WVU researcher investigates risk for opioid overdose in rural West Virginia

Based at West Virginia University’s Eastern Campus in Martinsburg, Joy Buck, a WVU School of Nursing professor, and her collaborators will gather real-time data about overdose trends and assess the cultural barriers to—and facilitators of—overdose prevention. The findings gleaned from her pilot project may prove useful in other rural areas across the nation.

WVU Eye Institute expands, names prominent cornea specialist as director

West Virginia University has named Thomas Mauger to lead the WVU Eye Institute and serve as chair for the Department of Ophthalmology. He will also serve as associate dean for practice plan integration. Mauger is joined by his spouse, Carol Laxson, who will serve as assistant professor in the Department of Ophthalmology and as the director of diabetic retinopathy screening and prevention.

WVU biology student receives NASA grant to study the brain

Kaylynn Coates, a doctoral student in the West Virginia University Department of Biology, has received a grant from the NASA West Virginia Space Grant Consortium to study how serotonin neurons are regulated in the brain.

WVU, NIOSH partner to improve workplace health and safety

Through a new Scholar in Residence program at the National Institute for Occupational Safety and Health, Douglas Myers, an associate professor in the WVU School of Public Health, will serve as a primary liaison between the School and several local, regional and state partners. As a “guest researcher” with NIOSH, Myers will coordinate opportunities for faculty, students and researchers to collaborate and share ideas.

WVU researcher pursues updated vaccine against whooping cough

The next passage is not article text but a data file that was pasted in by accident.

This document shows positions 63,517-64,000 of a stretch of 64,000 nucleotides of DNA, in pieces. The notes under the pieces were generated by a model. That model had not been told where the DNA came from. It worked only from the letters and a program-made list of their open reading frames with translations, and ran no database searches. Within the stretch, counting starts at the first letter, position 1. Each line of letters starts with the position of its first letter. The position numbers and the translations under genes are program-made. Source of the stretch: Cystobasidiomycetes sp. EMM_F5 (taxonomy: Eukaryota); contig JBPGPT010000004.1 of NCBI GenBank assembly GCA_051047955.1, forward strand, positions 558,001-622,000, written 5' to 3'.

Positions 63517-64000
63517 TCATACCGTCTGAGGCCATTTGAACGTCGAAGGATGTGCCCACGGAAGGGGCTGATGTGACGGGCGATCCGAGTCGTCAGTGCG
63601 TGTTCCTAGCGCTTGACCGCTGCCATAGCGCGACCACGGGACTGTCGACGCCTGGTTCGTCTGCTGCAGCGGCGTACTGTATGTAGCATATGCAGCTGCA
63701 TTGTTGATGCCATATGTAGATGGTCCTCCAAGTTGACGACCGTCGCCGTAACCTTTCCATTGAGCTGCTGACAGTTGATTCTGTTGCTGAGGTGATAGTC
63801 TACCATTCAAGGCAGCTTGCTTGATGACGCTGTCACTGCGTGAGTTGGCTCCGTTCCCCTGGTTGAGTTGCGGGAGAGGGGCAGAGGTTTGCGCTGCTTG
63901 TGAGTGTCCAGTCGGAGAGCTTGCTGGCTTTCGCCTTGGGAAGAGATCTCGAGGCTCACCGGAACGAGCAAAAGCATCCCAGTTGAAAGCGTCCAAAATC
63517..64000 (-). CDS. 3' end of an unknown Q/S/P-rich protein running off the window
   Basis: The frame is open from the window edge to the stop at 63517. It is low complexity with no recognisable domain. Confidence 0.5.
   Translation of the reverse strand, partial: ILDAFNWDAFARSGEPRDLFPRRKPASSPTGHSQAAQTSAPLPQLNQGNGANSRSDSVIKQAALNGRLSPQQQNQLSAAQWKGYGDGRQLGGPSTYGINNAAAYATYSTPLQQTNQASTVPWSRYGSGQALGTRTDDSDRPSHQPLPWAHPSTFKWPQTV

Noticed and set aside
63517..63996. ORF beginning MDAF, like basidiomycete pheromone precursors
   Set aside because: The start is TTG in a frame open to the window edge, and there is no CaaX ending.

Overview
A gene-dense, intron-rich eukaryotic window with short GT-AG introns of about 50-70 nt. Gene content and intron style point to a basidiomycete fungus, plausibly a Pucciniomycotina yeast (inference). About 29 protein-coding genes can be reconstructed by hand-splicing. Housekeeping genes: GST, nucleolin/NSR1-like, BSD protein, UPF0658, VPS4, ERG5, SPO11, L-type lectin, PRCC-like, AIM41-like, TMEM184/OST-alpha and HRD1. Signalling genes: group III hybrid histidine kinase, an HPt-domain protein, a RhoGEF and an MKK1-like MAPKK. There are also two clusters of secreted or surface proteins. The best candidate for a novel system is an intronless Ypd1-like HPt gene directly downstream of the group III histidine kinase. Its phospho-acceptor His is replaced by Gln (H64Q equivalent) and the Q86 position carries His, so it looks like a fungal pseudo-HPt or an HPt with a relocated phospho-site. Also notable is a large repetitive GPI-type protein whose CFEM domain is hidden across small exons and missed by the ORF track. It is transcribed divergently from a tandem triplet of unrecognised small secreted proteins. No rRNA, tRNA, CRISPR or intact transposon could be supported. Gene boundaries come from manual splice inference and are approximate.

To remain effective, the pertussis vaccine must be modified to keep pace with evolving bacteria. As the vaccines' efficacy is declining, Heath Damron, an assistant professor in the WVU School of Medicine, is pursuing innovations to strengthen the vaccine and still keep it safe.

WVU research reveals clues on the cause of muscle fatigue in breast cancer patients

West Virginia University researchers may have uncovered the cause of muscle fatigue in breast cancer patients. Emidio Pistilli, Ph.D. A recent study led by Emidio Pistilli, Ph.D., associate professor in the WVU School of Medicine Division of Exercise Physiology and the Department of Microbiology, Immunology, and Cell Biology, suggests that molecular alterations in the cell tissue of breast cancer patients may be the cause of fatigue in patients.

WVU researcher reveals new cell type in human brain that plays crucial role in visual search

Every day, people are asked to find something – a familiar face in a crowd, a child in the park, a particular house on a street. While researchers have long-since known that the ability to effectively search and detect goal-relevant targets is controlled by top-down signals from the brain’s frontal area, a researcher from West Virginia University has found evidence that the human medial temporal lobe – or MTL – also plays an essential role in this process.

Gee Mail: Unraveling the answers through research

In this edition of Gee Mail, President Gordon Gee visits with faculty and students conducting research across campus on a diverse plate of offerings — from poultry to forensics to neurosciences.